When it comes to professional development delivered online, educators may find they are in the driver's seat like never before. It can be a challenge if you're not used to it, but it can also have a wealth of advantages over face-to-face events when it comes to their professional growth. With this in mind, I want to share five tips I use to ensure I get the most out of every virtual professional development opportunity I engage in.
1. Determine your growth goals.
Understand your goals and make sure you know what you want to get out of the event. Do you want to dive deeper into a specific topic like online assessments or social emotional learning? Do you want to connect with people who have a similar job role to expand your professional learning network? Maybe it’s both. But just make sure you attend with intention. So many people attend conferences on autopilot and waste valuable time and resources. Have a plan and work the plan!
2. Find your happy place.
Block your calendar and minimize distractions so you can engage in as many learning opportunities as possible. The fewer distractions you have, the easier it will be to chat with other attendees and engage presenters regarding their content to find new tips and tricks to put into practice right away.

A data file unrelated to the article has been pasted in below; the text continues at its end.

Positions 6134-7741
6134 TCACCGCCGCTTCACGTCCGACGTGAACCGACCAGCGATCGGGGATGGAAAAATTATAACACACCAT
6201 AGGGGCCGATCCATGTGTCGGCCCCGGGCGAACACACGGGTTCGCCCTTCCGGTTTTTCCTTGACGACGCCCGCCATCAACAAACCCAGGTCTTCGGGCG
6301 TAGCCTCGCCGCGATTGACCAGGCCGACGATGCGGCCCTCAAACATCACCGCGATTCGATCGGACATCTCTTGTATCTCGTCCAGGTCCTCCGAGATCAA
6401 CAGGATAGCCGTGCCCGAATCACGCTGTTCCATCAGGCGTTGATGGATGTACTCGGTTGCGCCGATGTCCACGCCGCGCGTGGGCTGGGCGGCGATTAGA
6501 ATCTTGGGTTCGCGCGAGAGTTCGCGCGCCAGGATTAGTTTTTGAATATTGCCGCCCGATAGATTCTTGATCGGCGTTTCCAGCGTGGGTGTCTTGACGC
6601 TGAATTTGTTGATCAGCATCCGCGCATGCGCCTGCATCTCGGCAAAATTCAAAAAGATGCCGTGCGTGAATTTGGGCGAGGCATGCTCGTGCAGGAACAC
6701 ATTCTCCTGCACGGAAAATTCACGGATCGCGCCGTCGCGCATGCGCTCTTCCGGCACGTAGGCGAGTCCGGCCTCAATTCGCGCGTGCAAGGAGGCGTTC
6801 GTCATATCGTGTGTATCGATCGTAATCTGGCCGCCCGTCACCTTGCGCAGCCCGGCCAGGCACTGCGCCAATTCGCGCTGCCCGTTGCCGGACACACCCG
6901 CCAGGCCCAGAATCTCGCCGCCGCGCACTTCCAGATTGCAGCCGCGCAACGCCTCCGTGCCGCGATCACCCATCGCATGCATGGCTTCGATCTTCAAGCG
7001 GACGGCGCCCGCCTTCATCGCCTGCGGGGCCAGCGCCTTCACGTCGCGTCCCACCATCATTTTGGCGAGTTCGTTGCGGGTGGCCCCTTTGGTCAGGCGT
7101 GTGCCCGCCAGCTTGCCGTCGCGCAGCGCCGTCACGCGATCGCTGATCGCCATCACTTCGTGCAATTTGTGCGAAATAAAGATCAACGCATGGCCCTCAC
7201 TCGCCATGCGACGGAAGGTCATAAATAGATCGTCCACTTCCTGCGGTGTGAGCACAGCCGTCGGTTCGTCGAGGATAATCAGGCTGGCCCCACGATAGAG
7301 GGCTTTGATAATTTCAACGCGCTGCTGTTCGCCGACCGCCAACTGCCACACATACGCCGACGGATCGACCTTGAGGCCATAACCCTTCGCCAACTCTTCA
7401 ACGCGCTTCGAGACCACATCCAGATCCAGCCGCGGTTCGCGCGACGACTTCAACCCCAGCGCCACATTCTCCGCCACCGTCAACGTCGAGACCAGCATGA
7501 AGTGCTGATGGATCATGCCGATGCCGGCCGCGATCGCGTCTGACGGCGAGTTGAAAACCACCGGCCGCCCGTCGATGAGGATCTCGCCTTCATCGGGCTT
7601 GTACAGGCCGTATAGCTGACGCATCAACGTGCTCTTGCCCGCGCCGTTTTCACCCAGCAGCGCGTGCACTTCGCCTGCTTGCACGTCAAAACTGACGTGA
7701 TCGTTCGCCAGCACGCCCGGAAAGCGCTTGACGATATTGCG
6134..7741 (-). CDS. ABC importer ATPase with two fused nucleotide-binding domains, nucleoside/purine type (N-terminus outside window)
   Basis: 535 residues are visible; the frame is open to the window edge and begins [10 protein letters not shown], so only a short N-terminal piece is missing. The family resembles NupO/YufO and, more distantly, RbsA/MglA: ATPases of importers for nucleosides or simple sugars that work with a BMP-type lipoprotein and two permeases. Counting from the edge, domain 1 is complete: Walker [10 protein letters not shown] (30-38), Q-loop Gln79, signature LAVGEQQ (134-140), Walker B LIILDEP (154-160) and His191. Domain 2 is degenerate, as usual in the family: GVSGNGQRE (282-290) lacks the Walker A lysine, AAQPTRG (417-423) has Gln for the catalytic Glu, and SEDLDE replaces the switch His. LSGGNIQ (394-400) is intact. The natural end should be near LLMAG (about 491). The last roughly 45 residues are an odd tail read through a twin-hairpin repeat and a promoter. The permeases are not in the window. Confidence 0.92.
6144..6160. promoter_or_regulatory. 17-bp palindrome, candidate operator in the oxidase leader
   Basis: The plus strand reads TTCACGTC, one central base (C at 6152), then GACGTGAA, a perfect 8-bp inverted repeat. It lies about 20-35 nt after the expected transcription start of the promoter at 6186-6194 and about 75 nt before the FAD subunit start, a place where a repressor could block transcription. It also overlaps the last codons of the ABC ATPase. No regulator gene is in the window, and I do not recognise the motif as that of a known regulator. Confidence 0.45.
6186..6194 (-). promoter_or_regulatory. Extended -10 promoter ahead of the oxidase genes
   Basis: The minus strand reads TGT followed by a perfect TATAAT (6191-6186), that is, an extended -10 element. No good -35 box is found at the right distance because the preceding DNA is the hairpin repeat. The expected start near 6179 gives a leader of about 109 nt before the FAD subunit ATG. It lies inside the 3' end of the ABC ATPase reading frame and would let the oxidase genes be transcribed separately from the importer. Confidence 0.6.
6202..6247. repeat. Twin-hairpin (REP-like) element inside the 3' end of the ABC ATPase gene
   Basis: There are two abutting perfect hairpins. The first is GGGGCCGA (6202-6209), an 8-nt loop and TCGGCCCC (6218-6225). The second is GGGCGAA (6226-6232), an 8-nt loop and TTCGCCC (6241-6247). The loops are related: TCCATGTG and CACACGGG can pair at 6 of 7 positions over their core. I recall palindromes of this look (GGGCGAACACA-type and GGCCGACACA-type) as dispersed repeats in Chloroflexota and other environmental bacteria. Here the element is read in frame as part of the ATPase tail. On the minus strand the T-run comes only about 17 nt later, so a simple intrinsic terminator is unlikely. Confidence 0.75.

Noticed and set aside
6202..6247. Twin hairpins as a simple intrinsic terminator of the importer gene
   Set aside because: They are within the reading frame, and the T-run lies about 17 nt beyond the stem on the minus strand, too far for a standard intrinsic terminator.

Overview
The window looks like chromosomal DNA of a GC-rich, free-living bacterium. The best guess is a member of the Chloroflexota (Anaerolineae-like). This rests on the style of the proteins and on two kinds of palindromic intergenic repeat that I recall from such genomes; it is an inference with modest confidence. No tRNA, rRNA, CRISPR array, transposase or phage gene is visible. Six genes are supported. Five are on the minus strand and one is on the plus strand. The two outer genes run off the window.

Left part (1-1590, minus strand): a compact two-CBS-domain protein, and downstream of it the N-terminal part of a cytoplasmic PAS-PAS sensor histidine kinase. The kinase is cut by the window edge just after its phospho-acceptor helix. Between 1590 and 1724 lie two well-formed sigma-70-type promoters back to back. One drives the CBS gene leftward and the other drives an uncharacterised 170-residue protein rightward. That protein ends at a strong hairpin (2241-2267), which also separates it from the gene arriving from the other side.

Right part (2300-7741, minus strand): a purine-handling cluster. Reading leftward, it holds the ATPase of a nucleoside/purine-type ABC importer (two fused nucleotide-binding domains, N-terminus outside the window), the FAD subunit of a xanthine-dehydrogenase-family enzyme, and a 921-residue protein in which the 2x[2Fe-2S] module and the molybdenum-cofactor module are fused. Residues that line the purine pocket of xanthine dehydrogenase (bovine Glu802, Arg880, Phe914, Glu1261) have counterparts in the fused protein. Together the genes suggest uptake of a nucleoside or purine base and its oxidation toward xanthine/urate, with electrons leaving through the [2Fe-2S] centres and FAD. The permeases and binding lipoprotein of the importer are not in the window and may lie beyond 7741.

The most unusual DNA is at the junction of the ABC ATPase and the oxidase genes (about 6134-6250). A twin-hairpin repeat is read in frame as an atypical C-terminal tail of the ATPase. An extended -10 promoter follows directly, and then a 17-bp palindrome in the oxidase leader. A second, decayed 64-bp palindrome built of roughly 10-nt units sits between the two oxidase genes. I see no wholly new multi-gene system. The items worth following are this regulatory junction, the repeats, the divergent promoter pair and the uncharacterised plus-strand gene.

3. Attend with empathy in mind.
Living through the pandemic has taught us all that not everything works out as planned. With this in mind, I encourage you to be patient with presenters when tech issues happen. Also, don't sit passively in sessions, but engage with the presenter and attendees. Ask questions and answer questions others may drop in the chat. This is a great way to add to everyone's collective experience in the session, and the connections that you create and nurture during a virtual experience become exponentially stronger when you do get the chance to meet in-person at another event.
4. Find resources early.
Locating session resources early can save you from having to take notes frantically. Presenters may provide resources in advance or during the session, but either way, don't wait to locate resources. At ISTELive 21, conference resources are listed in each session description and attendees can easily add them to their digital totes to review later. It is also essential to be respectful of copyrighted materials and not share resources beyond what has been allowed.
Debriefing with others is also an excellent way to increase your motivation and provide some accountability. If others from your school or district are attending the same event, plan your debrief in advance. It can be a 30-minute video call after each day of the event or a shared document where you take notes and discuss sessions.
I hope you find these tips useful on your journey, and thank you for letting me be your co-pilot on your professional development journey.
Al Thomas is senior project manager on ISTE's Learning and Partnerships Team. He's an educational leader with a passion for creativity and its opportunities for students. He has more than 18 years in education as a teacher, principal, district-level director and consultant. Currently, he consults with schools on building systems and staff capacity to transform teaching and leadership by using creativity, technology integration, and design thinking. Al is also the former president of the ISTE Educational Leadership PLN. Al is excited to be your copilot on your technology and creativity integration journey and would enjoy connecting with you at educopilot.com and on Instagram and Twitter (@educopilot).